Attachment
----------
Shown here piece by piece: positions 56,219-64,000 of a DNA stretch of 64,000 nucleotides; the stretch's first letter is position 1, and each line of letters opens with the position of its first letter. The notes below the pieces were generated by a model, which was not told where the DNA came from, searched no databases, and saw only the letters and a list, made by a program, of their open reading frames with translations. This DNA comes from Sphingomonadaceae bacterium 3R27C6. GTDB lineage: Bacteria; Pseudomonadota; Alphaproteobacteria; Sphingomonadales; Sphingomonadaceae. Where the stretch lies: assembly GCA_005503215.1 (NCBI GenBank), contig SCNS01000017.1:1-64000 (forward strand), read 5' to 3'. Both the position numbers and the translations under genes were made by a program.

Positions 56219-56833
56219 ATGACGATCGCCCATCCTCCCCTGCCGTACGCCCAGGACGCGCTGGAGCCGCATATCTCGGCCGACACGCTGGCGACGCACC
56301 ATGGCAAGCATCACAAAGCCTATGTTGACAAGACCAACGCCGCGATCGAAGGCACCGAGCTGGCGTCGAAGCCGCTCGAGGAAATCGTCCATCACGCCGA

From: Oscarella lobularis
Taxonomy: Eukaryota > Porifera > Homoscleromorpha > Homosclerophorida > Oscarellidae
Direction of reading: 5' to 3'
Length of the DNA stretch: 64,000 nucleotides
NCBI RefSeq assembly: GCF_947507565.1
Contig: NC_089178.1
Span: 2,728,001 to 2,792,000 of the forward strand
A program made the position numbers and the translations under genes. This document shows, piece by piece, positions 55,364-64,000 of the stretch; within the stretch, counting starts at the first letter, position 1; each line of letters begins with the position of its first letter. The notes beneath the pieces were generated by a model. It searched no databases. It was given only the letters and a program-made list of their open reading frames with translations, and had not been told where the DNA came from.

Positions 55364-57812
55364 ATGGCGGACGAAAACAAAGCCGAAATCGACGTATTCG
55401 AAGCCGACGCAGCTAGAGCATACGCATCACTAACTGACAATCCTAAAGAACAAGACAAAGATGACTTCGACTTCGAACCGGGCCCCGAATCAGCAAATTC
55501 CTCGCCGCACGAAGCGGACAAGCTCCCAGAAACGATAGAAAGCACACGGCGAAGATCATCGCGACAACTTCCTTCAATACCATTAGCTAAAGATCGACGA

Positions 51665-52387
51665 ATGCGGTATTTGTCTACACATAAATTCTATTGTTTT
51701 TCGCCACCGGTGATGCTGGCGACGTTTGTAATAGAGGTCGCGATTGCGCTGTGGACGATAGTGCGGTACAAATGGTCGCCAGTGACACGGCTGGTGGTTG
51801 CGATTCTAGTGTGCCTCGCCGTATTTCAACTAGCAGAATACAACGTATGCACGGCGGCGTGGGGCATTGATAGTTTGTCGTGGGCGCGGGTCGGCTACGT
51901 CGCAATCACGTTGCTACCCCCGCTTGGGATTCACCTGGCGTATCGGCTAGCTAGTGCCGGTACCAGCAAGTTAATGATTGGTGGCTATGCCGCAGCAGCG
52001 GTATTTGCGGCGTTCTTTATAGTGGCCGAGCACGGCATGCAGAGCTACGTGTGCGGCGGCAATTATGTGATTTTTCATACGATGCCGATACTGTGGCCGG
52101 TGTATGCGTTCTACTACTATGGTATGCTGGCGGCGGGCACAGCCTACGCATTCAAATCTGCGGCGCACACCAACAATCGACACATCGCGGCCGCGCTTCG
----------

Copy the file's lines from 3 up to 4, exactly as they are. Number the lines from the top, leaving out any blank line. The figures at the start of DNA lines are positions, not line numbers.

56219 ATGACGATCGCCCATCCTCCCCTGCCGTACGCCCAGGACGCGCTGGAGCCGCATATCTCGGCCGACACGCTGGCGACGCACC
56301 ATGGCAAGCATCACAAAGCCTATGTTGACAAGACCAACGCCGCGATCGAAGGCACCGAGCTGGCGTCGAAGCCGCTCGAGGAAATCGTCCATCACGCCGA